From the Food Eco District’s experimental plant boxes to Mason Street City Farm and individual homeowners planting food, not grass, urban gardening has grown beyond a trend in Victoria, B.C.
By Cinda Chavich
Famed for its florals, Victoria has long been known as the City of Gardens, but these days food may be edging out flowers in the urban landscape.
Whether it’s an interest in eating healthy local food or doing their bit to fight climate change, Victorians are tapping into a budding urban agriculture movement.
The City of Victoria encourages urban food production with its Growing in the City initiative, which sets out guidelines for everything from how and where to grow a boulevard garden and planting fruit trees in green spaces to how many bees or hens you can keep.
There’s also an Urban Food Table food policy advisory group, which helps inform and guide City Council to make decisions which encourage food production, pollinators, community gardens, food- related celebrations and more.
Which may be one reason why Victoria is such a hotbed of garden- to-table green thumbs. A recent Urban Food Table survey found some 300 Victoria gardeners growing food on two acres of urban land. Most of them were new to the gardening game — gardening for less than five years — and yet they grew nearly 2,400 grocery bags full of food.
And the City wants more urbanites to pick up shovels and get growing on public and private land, with a bunch of progressive policies to turn yards into gardens of eating.
GROW WHAT YOU EAT
There’s no doubt growing your own food, even if it’s a pot of herbs on your balcony, makes for fresher flavours on the plate. Chefs have long known the value of the potager (kitchen garden), and more locals, especially those who love good food, are replacing their grass with greens.
“My yard is a project,” says Toni Desrosiers, who has been slowly turning a former flower garden into a very productive food garden.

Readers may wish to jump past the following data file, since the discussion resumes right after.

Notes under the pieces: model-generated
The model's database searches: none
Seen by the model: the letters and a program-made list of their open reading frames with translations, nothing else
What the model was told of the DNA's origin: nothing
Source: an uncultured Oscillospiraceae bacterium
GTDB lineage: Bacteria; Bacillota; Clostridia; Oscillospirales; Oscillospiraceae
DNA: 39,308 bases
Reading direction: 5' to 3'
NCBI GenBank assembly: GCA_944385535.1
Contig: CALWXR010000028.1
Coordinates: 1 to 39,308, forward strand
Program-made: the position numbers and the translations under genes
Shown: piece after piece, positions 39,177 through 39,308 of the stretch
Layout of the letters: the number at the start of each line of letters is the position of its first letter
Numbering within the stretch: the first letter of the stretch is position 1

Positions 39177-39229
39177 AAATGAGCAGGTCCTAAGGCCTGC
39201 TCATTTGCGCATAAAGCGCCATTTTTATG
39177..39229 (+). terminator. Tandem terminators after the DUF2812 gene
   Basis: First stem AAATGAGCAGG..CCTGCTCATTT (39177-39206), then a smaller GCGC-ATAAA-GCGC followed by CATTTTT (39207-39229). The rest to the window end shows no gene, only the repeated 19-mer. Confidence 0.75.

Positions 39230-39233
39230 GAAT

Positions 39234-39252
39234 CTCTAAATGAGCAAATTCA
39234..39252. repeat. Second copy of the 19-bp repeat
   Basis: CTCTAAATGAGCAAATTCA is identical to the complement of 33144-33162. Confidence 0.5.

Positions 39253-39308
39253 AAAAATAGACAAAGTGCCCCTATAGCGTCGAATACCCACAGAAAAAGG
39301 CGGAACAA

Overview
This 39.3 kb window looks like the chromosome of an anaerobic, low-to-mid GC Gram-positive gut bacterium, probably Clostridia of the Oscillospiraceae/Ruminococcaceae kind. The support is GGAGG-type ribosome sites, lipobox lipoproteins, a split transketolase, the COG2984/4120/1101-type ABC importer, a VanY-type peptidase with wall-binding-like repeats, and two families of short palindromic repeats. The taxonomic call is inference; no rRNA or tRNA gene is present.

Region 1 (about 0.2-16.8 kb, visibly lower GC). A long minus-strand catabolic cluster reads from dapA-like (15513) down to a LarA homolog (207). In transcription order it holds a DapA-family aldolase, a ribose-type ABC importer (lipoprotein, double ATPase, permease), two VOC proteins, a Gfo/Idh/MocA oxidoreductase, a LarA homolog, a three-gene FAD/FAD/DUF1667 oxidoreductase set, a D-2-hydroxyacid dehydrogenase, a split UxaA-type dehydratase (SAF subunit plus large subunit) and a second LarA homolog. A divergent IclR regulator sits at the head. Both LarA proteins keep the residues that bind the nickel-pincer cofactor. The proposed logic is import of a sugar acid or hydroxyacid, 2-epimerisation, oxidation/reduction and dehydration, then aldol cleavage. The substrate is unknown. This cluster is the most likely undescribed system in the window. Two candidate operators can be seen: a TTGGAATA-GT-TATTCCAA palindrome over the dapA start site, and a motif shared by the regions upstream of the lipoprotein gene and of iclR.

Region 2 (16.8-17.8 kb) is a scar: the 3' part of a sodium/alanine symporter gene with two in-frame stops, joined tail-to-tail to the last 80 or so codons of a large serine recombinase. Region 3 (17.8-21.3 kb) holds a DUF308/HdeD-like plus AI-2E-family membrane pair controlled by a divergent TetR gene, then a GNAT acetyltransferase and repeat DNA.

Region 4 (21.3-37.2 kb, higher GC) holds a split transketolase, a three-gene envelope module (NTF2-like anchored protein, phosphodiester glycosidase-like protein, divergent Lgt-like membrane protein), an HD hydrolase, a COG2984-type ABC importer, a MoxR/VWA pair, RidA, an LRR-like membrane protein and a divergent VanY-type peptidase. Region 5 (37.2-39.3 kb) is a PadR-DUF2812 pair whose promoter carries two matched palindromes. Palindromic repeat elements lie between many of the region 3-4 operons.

“We started in the back, replacing the ornamental grasses and rhodos with herbs and tomatoes and a raspberry patch,” she says, stepping around the tidy raised beds that run from the front door to the street. “Last year, we moved into the front yard, adding blueberries and strawberries, garlic, cucumbers, peas and carrots. I think front yards need to be front farms.”
The mother and small business owner (Desrosiers is the founder and CEO of Abeego beeswax food wraps) says she’s busy, but gardening is “not as much work as people think.” It’s a hobby with benefits. “Last year we grew at least 40 pounds of tomatoes, 200 bulbs of garlic and I ate bowls of strawberries every day.”
With trellises covered in scarlet runner beans and cucumbers, giant pumpkins and colourful chard, Desrosiers says her food garden is also a magnet for curious neighbours, a connection to her community and a way to teach her young daughter about the value of fresh, local food.
“In summer we save a ton of money — we don’t buy produce,” she says. “The biggest challenge is using all of the food we grow.”
IF THEY BUILD IT
These Instagrammable gardens are part of the urban homesteading movement, a return to a self-sufficient, DIY lifestyle that includes backyard chickens, beekeeping, cheesemaking and food preservation.
Desrosiers hired Hatchet & Seed to help her transform her city lot into a food farm.
The company, run by Solara Goldwynn and her husband Tayler Krawczyk, specializes in both small- and large-scale edible landscapes, and has designed many such urban food gardens, including the productive pots and planters outside Nourish Kitchen & Cafe in James Bay.
“Every garden is different,” Goldwynn says of both the process and the price. “We ask people to do a survey online to assess their goals,
how much time they want to spend, what’s the esthetic — and we hear all kinds of different things.”
Hatchet & Seed can construct stone rain gardens to capture and divert water, create permaculture landscapes and food forests and set up self-watering “wicking bed” planters to keep vegetables hydrated.
Many of these sustainable ideas are showcased in their own home garden, a productive collection of raised beds filled with perennial and annual edibles, a compact greenhouse, a wriggling worm compost bin and a clever chicken coop that lets their hens recycle food scraps and garden waste on site. It’s a tidy, closed system that provides their small family with food for most of the year.